1 UNIT 4 TAXONOMY AND CLASSIFICATION CHAPTER 13 IN TEXT READ P.
2 4.0 CLASSIFICATION AND TAXONOMY 4.1 Define taxonomy 4.2 Discuss the reasons for classifying organisms 4.3 Define species and binomial nomenclature 4.4 Describe Carolus Linnaeus classification system 4.5 Define taxon and list the levels in order from broadest to the most specific 4.6 Describe the five kingdom system and the characteristics associated with each kingdom 4.7 Discuss the problems with the five kingdom system and the recent taxonomic solution 4.8 Describe the three domain system and the characteristics associated with each domain 4.9 Define dichotomous keys and their importance in identifying organisms
3 Taxonomy is the science of classifying all species of organisms, extinct and living. It is important because of the great diversity of organisms. Some organisms appear similar, some have similar functions, and some are genetically related but look different.
4 SPECIES One definition for a species is a related group of organisms that share a more or less distinctive form and are capable of interbreeding. This is the most popular definition in Biology, however, even this definition is under debate since a large number of organisms do not interbreed but rather reproduce asexually.
5 NAMING AND CLASSIFYING ORGANISMS There are well over 2 million different types of organisms known. Biologists place the organisms into groups based on their characteristics. By classifying, biologists can organize living things into groups. The system of naming we use today was created over 300 years ago by Carolus Linneaus (Father of Classificatrion) The Linnean system is very simple to use and became popular as a result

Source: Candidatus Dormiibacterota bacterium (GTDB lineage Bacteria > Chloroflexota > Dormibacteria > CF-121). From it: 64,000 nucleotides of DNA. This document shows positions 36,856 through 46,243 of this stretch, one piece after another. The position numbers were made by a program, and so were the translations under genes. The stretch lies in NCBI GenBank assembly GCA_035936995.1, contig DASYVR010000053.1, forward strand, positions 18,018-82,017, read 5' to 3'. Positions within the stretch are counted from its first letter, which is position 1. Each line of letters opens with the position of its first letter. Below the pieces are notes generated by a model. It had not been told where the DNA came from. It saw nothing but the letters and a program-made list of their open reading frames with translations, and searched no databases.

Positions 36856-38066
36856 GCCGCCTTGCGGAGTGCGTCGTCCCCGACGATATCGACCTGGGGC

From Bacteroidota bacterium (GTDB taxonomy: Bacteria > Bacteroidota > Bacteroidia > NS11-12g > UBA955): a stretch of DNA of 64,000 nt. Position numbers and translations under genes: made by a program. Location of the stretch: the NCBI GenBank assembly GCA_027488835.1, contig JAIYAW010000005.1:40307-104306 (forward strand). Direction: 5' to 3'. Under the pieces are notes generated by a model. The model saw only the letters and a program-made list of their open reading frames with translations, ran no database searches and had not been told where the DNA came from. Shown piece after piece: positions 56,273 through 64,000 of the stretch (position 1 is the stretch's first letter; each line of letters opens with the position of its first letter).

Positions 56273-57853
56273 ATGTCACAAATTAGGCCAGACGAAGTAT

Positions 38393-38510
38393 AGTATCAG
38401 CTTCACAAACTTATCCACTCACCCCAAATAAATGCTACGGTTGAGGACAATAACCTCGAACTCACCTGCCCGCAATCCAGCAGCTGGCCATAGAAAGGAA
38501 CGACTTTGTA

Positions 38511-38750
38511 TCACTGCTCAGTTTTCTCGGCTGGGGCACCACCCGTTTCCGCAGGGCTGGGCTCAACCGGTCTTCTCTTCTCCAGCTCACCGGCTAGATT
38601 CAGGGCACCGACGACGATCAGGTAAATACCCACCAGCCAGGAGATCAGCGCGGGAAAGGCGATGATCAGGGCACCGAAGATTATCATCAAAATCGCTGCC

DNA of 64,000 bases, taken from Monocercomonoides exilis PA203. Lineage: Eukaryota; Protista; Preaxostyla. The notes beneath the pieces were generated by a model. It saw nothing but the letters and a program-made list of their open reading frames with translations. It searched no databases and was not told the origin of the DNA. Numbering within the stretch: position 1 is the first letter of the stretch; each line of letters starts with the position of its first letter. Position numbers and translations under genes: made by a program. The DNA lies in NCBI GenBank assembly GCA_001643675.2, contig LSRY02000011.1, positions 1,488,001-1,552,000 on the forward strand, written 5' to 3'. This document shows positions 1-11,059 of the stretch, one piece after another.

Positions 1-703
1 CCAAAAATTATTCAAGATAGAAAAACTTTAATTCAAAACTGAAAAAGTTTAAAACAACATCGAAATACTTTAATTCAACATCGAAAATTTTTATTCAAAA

6 NAMING ORGANISMS Many of the names are based on the Latin or Greek since that is what was used when the naming system was created. The names often reflect the characteristics of the organisms, or in some cases honour the discovering scientist Scientists are required to give new latin scientific names when they discover new species
7 BINOMIAL NOMENCLATURE Binomial = 2 terms Nomenclature = naming System of naming species using a two-term name First term is the genus name Second term is species name Rules for naming 1. The genus name is capitalized 2. The second name is the species and is entirely lower-case 3. The name must be either in italics or have each term separately underlined
8 BINOMIAL NOMENCLATURE EXAMPLES CORRECT WAY Canis familiaris house dog WRONG WAY Canis Familiaris OR Canis lupus Wolf canis lupus Many species may be in the same genus because they are related, in this case dog-like animals Canis latrans - Coyote Canis lupus
9 The wolf Canus lupus is not endangered. Canus lupus has 39 subspecies. Some of these subspecies are threatened. Canus lupus lupus Canis lupus familaris Canis lupus dingo Domestic Dog
10 BENEFIT OF UNIVERSAL NAMING A universal system of naming allows us to avoid the confusion associated with common names, and tells us something about evolutionary relationships. Eg. A plant species May have 2 common names dependant where you live Bullrush cattails Ptarmigan grouse Larch - tamarack Eg. Common names give you misleading info on species classification, causes confusion. Catfish shellfish Starfish crayfish Eg. This system uses Greek and Latin this avoids miscommunication = no matter what language you speak every scientist will know what a Homo sapien is.